As fan manufacturers provide vague information, it is often difficult to make comparisons at a glance. The varying units of measure used worldwide for pressure and flow rate frequently do not allow a comparison to be made and can result in the distortion of a precise assessment of the quality.
The service life of a fan depends on many factors. The figure often mentioned in the data sheets as the service life is a survival probability that is calculated as the average taken from a large quantity. In order to interpret this information correctly you must be aware of the conditions that are used for determining this statistical value.
1. probability factor (L1, L10 or MTBF)
The probability factor states the percentage of fans (determined from a very large test quantity) that can fail after the stipulated time. L10 for example, means that 10% will fail after n operating hours and 90% will survive.
L1 is hardly used for fans, however the MTFB is frequently stipulated. This is the mean time between two failures. As the first error is equivalent to the failure as far as fans are concerned, the correct term should actually be MTTF (Mean Time To Failure). After the time stipulated as MTTF, 63% parts have failed.
L1, L10 and MTBF are statistical data that can only be determined by observing larger
quantities. With the individual delivery lots, a
typical deviation can occur in both directions. Only when many delivery lots are evaluated, will the correlation with the prediction be adequate. As the service life probability (MTBF) of modern fans lasts several decades, an actual
measurement carried out over this period is
neither possible nor meaningful. Measurements are therefore made over a considerably shorter period and extrapolated. The values L1, L10 and MTBF are roughly as follows:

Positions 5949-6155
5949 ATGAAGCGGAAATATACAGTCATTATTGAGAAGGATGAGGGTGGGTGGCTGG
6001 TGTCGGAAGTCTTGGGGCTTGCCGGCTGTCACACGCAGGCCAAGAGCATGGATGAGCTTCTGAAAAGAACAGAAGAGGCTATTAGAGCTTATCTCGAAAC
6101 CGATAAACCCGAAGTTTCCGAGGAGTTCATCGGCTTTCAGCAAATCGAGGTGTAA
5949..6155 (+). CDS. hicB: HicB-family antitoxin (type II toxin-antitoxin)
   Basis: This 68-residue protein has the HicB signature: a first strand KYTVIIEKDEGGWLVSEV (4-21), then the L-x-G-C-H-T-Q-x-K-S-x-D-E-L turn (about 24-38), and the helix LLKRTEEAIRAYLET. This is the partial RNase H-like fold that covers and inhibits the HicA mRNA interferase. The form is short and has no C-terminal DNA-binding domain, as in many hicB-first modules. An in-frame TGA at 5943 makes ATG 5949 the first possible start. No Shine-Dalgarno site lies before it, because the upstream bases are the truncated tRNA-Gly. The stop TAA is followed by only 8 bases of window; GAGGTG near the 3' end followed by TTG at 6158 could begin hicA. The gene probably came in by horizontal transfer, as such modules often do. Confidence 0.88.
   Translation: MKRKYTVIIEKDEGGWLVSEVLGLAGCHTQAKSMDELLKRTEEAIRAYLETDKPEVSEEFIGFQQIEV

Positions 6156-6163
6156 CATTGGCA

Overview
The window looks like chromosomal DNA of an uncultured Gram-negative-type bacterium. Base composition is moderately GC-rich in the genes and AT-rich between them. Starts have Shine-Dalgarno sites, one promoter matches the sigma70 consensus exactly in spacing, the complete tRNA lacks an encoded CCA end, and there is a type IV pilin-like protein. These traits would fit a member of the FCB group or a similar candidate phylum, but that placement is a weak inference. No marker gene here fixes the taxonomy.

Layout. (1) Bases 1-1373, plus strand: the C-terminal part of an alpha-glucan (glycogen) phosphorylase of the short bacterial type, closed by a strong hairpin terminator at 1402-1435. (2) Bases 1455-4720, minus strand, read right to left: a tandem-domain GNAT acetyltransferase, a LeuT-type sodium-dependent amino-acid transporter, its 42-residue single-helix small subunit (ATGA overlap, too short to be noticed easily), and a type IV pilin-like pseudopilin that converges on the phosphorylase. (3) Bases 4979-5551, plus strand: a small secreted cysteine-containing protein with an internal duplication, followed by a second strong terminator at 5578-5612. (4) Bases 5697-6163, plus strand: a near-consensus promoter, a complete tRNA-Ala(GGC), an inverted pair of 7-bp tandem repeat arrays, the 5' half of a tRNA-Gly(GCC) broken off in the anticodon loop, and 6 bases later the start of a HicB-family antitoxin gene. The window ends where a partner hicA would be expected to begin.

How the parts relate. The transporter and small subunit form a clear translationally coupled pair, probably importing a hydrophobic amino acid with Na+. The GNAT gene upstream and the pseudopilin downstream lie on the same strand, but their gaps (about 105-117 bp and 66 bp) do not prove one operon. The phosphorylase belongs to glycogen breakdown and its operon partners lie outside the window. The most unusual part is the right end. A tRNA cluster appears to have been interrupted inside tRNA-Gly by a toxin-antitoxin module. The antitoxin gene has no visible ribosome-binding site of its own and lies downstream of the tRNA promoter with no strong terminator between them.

L1 : L10 : MTBF ≈ 0.21 : 1 : 4
2. Operating temperature
The failure probability increases logarithmically with the temperature. If not otherwise stipulated, the service life data in the SEPA data sheets refer to 40°C. Other manufacturers also often publish the considerably higher values at ambient temperature.
3. Operating time
The service life of fans always refer to continuous operation. In the case of intermittent operation, the fan is not operated continuously but cannot cool down fully during stoppages. In the case of short-time operation, the stoppages last long enough for the fan motor to cool down fully. Intermittent and short-time operation stress the fan resulting in reduction of the service life. Short-time operation is therefore only recommended when the fan is seldom required.
4. Failure rate
Failures do not occur consistently within the service life. In the case of larger quantities, increased numbers of parts will initially fail (premature failures). The failure rate later reaches a relatively low, virtually constant value up to the end of the service life when the failures increase sharply. The relation of the failures over time can be illustrated in a bathtub curve. In order to minimize particularly annoying premature failures, the SEPA fans are subjected to a stress test lasting several hours at high temperature.
5. Ball bearing or sleeve bearing?
The bearings of the motor shaft represent the decisive service life element in the fan. Two completely different bearing systems are used – ball bearings and sleeve bearings. Formerly used mixed bearing systems do not offer any advantage. The rotor speed does not influence the
service life probability.
The sleeve bearing systems comprise a sintered bearing tube of oil-impregnated bronze (permanent lubrication). In the past, sleeve bearings were often extremely unstable due to uncontrolled loss of oil and caused frequent failures. The modern fans of SEPA EUROPE however, are equipped with a MagFix® sleeve bearing. This type of bearing constructively prevents migration of the lubricant guaranteeing stable lubrication throughout the entire service life. These inexpensive fans equipped with magnetic shaft fixation (MagFix®) can be used for a wide temperature range and are extremely resistant to vibration and impact.
Pre-tensioned ball bearings are used for extreme requirements as far as temperature and reliability are concerned. The ball bearings have polished running surfaces and are permanently lubricated with a wide range grease. The migration of the lubricant and penetration of dust is prevented by two cover plates.
DC fans are always brushless. The English term “brushless fan” is often used in this context. Commutation is an electronic process and that does not require “brushes” which is the case with simple, low-priced DC motors found for example in some cordless screwdrivers or drills. The electronic commutation is thus contactless and is therefore not subject to the same mechanical wear of brushed DC motors. AC fans have no commutation. The torque is generated via a phase shift in the motor and there is also no mechanical wear at this point.